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Wolbachia in European Populations of the Invasive Pest Drosophila suzukii: Regional Variation in Infection Frequencies

  • Julien Cattel ,

    Contributed equally to this work with: Julien Cattel, Rupinder Kaur

    juliencattel@gmail.com (JC); rupinderkaur@fmach.it (RK)

    Affiliation Université de Lyon, Université Lyon1, Laboratoire de Biométrie et Biologie Evolutive, UMR CNRS 5558, 43 Bd du 11 Novembre 1918, 69622 Villeurbanne Cedex, France

  • Rupinder Kaur ,

    Contributed equally to this work with: Julien Cattel, Rupinder Kaur

    juliencattel@gmail.com (JC); rupinderkaur@fmach.it (RK)

    Affiliations Chemical Ecology lab, Department of Sustainable Agro-ecosystems and Bio-resources, Fondazione Edmund Mach, San Michele all'Adige (TN), Italy, Laboratory of Genome Dynamics, Department of Cell and Developmental Biology, Center for Anatomy and Cell Biology, Medical University of Vienna, Vienna, Austria

  • Patricia Gibert,

    Affiliation Université de Lyon, Université Lyon1, Laboratoire de Biométrie et Biologie Evolutive, UMR CNRS 5558, 43 Bd du 11 Novembre 1918, 69622 Villeurbanne Cedex, France

  • Julien Martinez,

    Affiliation Department of Genetics, University of Cambridge, Cambridge, United Kingdom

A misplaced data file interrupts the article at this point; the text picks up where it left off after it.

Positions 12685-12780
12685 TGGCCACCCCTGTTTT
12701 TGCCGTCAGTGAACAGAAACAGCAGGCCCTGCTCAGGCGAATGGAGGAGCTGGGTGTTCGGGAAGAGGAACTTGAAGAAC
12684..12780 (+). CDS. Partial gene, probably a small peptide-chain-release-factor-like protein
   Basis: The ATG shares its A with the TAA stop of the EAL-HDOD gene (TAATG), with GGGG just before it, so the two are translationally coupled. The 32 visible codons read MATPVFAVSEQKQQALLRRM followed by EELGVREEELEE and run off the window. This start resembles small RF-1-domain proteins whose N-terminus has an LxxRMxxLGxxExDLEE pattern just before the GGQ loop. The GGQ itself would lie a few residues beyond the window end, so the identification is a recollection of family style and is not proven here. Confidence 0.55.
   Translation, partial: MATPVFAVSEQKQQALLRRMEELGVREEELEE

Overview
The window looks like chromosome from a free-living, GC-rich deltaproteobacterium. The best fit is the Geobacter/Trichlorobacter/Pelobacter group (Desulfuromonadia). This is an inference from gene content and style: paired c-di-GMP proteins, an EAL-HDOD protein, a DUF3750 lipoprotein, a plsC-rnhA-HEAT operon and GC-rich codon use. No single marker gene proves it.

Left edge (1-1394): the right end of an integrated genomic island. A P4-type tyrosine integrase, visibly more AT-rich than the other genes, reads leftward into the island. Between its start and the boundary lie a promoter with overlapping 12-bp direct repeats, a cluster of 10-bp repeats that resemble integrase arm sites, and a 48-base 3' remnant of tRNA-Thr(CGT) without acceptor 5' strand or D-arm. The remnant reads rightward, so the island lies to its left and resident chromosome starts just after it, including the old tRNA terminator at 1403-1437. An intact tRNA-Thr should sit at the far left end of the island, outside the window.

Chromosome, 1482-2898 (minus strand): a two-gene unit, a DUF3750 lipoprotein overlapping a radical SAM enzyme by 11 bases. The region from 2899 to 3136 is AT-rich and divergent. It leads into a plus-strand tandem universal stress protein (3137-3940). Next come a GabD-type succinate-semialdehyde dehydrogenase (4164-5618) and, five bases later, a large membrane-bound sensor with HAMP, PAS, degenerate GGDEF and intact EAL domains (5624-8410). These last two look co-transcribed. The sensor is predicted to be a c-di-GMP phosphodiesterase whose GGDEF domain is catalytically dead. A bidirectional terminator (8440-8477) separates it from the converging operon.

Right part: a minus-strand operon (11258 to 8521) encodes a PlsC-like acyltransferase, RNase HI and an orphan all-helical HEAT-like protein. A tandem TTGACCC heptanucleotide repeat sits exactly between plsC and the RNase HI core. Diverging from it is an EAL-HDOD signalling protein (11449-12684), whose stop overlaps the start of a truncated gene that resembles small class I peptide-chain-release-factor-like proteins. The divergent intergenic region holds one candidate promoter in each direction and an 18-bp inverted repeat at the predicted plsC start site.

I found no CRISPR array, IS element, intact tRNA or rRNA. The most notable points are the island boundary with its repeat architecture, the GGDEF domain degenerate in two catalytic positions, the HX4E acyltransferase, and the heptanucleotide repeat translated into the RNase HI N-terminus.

• Antoine Fraimout,

    Affiliation Institut de Systématique, Évolution, Biodiversité ISYEB - UMR 7205 – CNRS, MNHN, UPMC, EPHE Muséum national d’Histoire naturelle, Sorbonne Universités57 rue Cuvier, CP50F-75005, Paris, France

  • Francis Jiggins,

    Affiliation Department of Genetics, University of Cambridge, Cambridge, United Kingdom

  • Thibault Andrieux,

    Affiliation Université de Lyon, Université Lyon1, Laboratoire de Biométrie et Biologie Evolutive, UMR CNRS 5558, 43 Bd du 11 Novembre 1918, 69622 Villeurbanne Cedex, France

  • Stefanos Siozios,

    Affiliations Chemical Ecology lab, Department of Sustainable Agro-ecosystems and Bio-resources, Fondazione Edmund Mach, San Michele all'Adige (TN), Italy, Institute of Integrative Biology, University of Liverpool, Liverpool, United Kingdom

  • Gianfranco Anfora,

    Affiliation Chemical Ecology lab, Department of Sustainable Agro-ecosystems and Bio-resources, Fondazione Edmund Mach, San Michele all'Adige (TN), Italy

  • Wolfgang Miller,

    Affiliation Laboratory of Genome Dynamics, Department of Cell and Developmental Biology, Center for Anatomy and Cell Biology, Medical University of Vienna, Vienna, Austria

  • Omar Rota-Stabelli ,

    ‡ These authors also contributed equally to this work.

    Affiliation Chemical Ecology lab, Department of Sustainable Agro-ecosystems and Bio-resources, Fondazione Edmund Mach, San Michele all'Adige (TN), Italy

  • Laurence Mouton

    ‡ These authors also contributed equally to this work.